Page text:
If you now work from home because of the COVID-19 shelter in place orders, you probably already have your work space set up because you’ve been working remotely for at least a week or two by now.
But what you might not have set up yet in your new work from home environment is your “groove.” Whenever life throws changes at you, you can feel off kilter…something isn’t quite right. It’s out of whack. It’s human nature to feel awkward or even anxious whenever change happens. The key to getting out of this is to first recognize it’s happening, and then make the decision to take action to get back into whack. (That’s a scientific term.)
2 Keys to Work from Home More Effectively
During any type of schedule change, there are usually two factors missing which cause us to feel like we’re not in control of our time management.
1 – Time Blocking. Time blocking means that you understand what the different components of your job entail. More importantly, you have created estimates of how much time each week you should devote to each of these components. Can these change during any given week? Yes they can, especially now with so many business situations evolving daily. However, when you understand your components and estimated times, instead of allowing things to just happen to you, you can now make the conscious, intentional decision to decide where your time needs to go – and for how long. In other words, instead of waking up on Monday morning and saying, “Where did last week go? I didn’t get anything done that I had planned,” you will now say, “Last week didn’t go according to my original plan, but that’s OK. I’ve made the adjustments, and none of those items I had to skip over will fall off my radar.”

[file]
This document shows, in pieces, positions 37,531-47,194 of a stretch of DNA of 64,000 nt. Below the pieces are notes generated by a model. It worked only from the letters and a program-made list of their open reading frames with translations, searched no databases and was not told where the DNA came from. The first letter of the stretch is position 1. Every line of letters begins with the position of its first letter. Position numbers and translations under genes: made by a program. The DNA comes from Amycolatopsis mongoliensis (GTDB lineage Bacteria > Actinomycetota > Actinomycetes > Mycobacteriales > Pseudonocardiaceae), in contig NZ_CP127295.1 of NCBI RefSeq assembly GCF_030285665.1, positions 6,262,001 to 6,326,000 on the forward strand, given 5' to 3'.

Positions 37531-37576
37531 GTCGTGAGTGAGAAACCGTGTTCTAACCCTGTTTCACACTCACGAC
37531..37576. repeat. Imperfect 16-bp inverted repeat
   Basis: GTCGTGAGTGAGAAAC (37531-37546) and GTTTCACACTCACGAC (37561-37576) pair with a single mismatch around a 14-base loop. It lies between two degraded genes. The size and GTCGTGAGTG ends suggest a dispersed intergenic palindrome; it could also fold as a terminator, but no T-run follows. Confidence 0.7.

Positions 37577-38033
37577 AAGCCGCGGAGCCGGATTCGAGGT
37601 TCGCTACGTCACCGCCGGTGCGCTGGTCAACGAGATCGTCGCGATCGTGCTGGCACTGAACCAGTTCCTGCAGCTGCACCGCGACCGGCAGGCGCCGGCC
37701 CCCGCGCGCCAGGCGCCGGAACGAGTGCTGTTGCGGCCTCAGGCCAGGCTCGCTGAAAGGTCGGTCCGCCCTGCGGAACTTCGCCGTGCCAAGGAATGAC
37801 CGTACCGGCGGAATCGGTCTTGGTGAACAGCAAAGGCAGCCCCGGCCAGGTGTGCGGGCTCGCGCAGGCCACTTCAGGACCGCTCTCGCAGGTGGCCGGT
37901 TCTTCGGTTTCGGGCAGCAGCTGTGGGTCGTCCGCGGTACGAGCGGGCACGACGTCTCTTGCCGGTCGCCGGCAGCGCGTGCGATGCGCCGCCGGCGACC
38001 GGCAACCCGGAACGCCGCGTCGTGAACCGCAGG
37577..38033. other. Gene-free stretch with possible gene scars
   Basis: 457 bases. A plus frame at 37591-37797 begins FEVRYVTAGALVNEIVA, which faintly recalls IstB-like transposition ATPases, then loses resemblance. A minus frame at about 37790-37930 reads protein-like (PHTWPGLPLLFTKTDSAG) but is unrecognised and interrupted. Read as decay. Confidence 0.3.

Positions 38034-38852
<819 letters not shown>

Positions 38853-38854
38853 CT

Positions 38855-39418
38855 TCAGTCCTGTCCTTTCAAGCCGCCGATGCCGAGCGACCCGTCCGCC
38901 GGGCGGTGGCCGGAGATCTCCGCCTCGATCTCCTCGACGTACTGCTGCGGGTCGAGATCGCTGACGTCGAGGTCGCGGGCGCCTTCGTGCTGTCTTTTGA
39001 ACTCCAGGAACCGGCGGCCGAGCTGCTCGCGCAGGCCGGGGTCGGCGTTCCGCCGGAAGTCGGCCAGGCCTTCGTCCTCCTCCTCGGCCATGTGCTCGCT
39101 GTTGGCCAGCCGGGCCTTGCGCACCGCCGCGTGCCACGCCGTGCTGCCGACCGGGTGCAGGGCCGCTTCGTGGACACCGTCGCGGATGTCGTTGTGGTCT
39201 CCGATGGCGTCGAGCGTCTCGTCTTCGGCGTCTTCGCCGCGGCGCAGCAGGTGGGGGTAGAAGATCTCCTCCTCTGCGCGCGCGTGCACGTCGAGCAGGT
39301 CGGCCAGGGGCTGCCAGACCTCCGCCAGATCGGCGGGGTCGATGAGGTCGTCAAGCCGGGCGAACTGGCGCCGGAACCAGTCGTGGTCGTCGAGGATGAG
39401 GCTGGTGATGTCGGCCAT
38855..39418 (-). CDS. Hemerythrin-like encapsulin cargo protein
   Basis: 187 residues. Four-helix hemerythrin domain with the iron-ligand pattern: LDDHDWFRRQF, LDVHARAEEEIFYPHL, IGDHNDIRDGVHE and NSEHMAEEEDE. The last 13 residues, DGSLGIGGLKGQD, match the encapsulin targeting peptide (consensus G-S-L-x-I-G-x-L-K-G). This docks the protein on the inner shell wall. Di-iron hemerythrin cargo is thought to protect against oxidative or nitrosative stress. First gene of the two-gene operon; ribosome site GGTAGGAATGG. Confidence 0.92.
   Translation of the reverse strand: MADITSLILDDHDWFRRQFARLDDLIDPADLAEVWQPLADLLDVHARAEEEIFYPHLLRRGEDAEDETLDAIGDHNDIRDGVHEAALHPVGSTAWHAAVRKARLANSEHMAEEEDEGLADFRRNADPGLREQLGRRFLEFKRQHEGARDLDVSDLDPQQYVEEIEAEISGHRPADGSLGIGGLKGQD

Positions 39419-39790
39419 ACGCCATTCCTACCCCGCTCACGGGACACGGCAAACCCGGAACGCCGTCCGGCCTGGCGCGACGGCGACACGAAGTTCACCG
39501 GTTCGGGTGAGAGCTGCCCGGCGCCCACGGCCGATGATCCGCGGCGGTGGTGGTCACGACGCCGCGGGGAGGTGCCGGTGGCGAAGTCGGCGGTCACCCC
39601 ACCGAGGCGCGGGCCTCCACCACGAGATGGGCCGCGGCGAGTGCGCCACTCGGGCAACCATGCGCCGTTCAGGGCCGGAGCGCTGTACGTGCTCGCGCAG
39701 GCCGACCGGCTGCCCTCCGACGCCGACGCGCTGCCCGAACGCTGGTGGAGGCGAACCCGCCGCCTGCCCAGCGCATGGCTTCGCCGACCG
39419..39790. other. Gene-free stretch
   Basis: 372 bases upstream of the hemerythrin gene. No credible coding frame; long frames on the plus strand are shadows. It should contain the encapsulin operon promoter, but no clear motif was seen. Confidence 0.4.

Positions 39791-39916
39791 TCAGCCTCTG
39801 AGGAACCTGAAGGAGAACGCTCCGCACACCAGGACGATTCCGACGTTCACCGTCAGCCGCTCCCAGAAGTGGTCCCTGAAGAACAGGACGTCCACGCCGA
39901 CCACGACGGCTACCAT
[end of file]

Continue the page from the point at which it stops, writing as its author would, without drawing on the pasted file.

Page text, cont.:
Time blocking won’t prevent less-than-stellar things from happening. What it will do is help you focus each day on what priorities you need to address, as well as modify, adjust and recover far more quickly when plans change. This leads to less stress and even better decision-making about how you use your time.
2 – Realistic To-Do Lists. If you’re frustrated a couple of times or more per week because you couldn’t finish your to-do list, it could very well be because your to-do list is not realistic. Many people create their task lists from stream of conscious – whatever tasks pop into their head get captured on a list, and that list becomes their goal for the next day. The important step that’s missing is time estimation. When you understand how much time you have in a day to actually work on anything from a to-do list, you’ll narrow down which items to work on. For example, if tomorrow you have phone appointments and video conferences scheduled throughout the day, leaving you with a total of only three hours in between all of them, that means you only have three hours of to-do list time. But if your stream of conscious task list has six hours worth of tasks on there, of course you won’t be able to finish. Then you’ll get ticked off and flustered. Create a realistic to do list to improve your focus and be less stressed.
Have you noticed the pattern?
planning = more focus + less stress
Try it. You’ll like it!